With the assurance of my prayers for a fruitful meeting, I implore the light of the Holy Spirit for the discernment of the best way to continue this important work. I entrust the work of the meeting to the maternal intercession of the Virgin Mary, who, under the title of Our Lady of Guadalupe, is venerated throughout the American continent. At the same time, as a sign of the Church's gratitude, I impart to the members of the Foundation and to its benefactors a special Apostolic Blessing.
From the Vatican, 14 June 2002.
To the Reverend Mother Sister Carmela Distefano Superior General
1. I am pleased to meet you on the occasion of your General Chapter on the theme, "Mission: concerned with the charism and looking to the future". It is an event of grace and a strong appeal to deepen your knowledge of the founding charism, to incarnate it in the present historical and social context in the most suitable way.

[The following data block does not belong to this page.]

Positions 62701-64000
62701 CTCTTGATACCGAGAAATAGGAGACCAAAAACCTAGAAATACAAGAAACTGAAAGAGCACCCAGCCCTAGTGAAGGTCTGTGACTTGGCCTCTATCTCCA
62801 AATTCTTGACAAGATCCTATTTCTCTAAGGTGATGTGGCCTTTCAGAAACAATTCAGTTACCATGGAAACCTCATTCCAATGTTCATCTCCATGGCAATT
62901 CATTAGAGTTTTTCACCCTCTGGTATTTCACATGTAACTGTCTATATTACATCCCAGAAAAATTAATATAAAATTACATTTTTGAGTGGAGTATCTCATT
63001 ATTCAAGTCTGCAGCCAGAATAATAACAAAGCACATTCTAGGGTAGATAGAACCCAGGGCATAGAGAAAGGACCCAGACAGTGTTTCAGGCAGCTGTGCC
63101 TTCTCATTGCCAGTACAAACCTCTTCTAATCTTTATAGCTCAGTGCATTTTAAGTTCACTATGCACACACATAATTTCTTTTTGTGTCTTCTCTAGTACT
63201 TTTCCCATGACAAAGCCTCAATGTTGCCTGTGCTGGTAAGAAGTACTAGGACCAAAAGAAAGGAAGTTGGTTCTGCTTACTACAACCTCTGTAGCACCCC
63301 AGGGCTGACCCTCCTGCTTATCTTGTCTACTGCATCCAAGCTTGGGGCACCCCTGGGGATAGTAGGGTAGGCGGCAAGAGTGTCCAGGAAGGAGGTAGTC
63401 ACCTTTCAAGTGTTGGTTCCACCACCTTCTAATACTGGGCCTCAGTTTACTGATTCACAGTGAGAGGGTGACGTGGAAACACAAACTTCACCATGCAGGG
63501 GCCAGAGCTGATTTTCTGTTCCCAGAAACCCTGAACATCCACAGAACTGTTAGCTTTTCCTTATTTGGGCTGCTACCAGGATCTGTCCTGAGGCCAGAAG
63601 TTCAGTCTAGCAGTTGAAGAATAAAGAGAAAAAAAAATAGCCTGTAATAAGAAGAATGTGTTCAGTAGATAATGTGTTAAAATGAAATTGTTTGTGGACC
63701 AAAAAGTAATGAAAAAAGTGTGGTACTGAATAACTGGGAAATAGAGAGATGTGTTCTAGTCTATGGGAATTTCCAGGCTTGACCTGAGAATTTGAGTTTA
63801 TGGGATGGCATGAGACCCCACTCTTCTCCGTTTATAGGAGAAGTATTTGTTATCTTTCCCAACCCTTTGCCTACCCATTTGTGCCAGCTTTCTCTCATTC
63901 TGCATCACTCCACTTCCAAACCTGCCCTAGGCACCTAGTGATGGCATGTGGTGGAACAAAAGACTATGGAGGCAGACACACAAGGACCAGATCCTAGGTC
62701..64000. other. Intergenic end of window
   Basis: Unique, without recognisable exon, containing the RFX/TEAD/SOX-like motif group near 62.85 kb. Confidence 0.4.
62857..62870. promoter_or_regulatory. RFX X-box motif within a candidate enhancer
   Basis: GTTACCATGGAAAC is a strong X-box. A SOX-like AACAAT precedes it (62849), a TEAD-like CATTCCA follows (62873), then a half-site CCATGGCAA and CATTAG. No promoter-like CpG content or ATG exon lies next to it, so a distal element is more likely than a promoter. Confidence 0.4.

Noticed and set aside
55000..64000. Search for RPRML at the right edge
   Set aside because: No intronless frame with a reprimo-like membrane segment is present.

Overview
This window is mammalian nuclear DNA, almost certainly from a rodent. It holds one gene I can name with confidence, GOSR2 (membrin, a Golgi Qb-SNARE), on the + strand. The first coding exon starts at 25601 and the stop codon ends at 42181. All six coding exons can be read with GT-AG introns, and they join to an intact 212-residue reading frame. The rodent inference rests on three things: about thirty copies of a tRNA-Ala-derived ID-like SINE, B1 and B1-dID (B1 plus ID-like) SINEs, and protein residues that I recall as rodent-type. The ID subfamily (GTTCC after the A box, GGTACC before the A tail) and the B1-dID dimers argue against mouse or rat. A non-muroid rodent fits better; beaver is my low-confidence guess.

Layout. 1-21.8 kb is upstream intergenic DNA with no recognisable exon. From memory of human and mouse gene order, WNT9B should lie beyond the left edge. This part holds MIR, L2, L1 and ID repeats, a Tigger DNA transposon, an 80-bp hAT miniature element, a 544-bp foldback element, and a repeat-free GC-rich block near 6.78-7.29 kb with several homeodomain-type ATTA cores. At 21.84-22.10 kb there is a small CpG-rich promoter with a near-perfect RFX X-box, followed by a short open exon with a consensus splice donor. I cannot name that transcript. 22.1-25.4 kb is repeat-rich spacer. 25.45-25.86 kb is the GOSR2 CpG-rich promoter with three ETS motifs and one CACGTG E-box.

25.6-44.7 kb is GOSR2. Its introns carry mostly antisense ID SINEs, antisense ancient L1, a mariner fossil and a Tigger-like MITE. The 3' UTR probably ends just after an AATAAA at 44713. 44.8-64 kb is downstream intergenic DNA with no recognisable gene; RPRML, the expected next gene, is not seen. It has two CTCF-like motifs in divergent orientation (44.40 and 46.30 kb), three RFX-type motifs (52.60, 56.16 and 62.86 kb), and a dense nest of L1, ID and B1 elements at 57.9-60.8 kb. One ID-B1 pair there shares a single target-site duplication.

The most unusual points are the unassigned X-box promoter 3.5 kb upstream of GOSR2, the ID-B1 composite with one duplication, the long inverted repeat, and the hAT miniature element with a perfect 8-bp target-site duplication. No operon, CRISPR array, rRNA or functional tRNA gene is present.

I greet you, Reverend Superior General, the delegates of the Chapter Assembly and all the Ursulines who carry out their generous apostolate in Italy and Brazil. Continuing on the path you have taken so far, you want "to spread the Kingdom of God through the apostolate of education, social assistance and mission" (Const. 56), attentive to the voice of the Holy Spirit who enlightens hearts and minds. You also set out to analyze carefully the challenges of contemporary society in rapid transformation, so as to continue to respond to them effectively, with incisive apostolic action. May God bless your resolutions!
2. Dear Sisters, preserve faithfully all that your foundress, Rosa Roccuzzo, has passed down to you. The whole of her life was marked by an intense inner conversation with God and tender love for the Family of Nazareth. In her tireless service to others she was inspired by the spirit of the Holy Family, as she sought to face with every ounce of her energy the forms of poverty typical of her time; from financial and moral poverty to the poverty arising from the lack of adequate health care.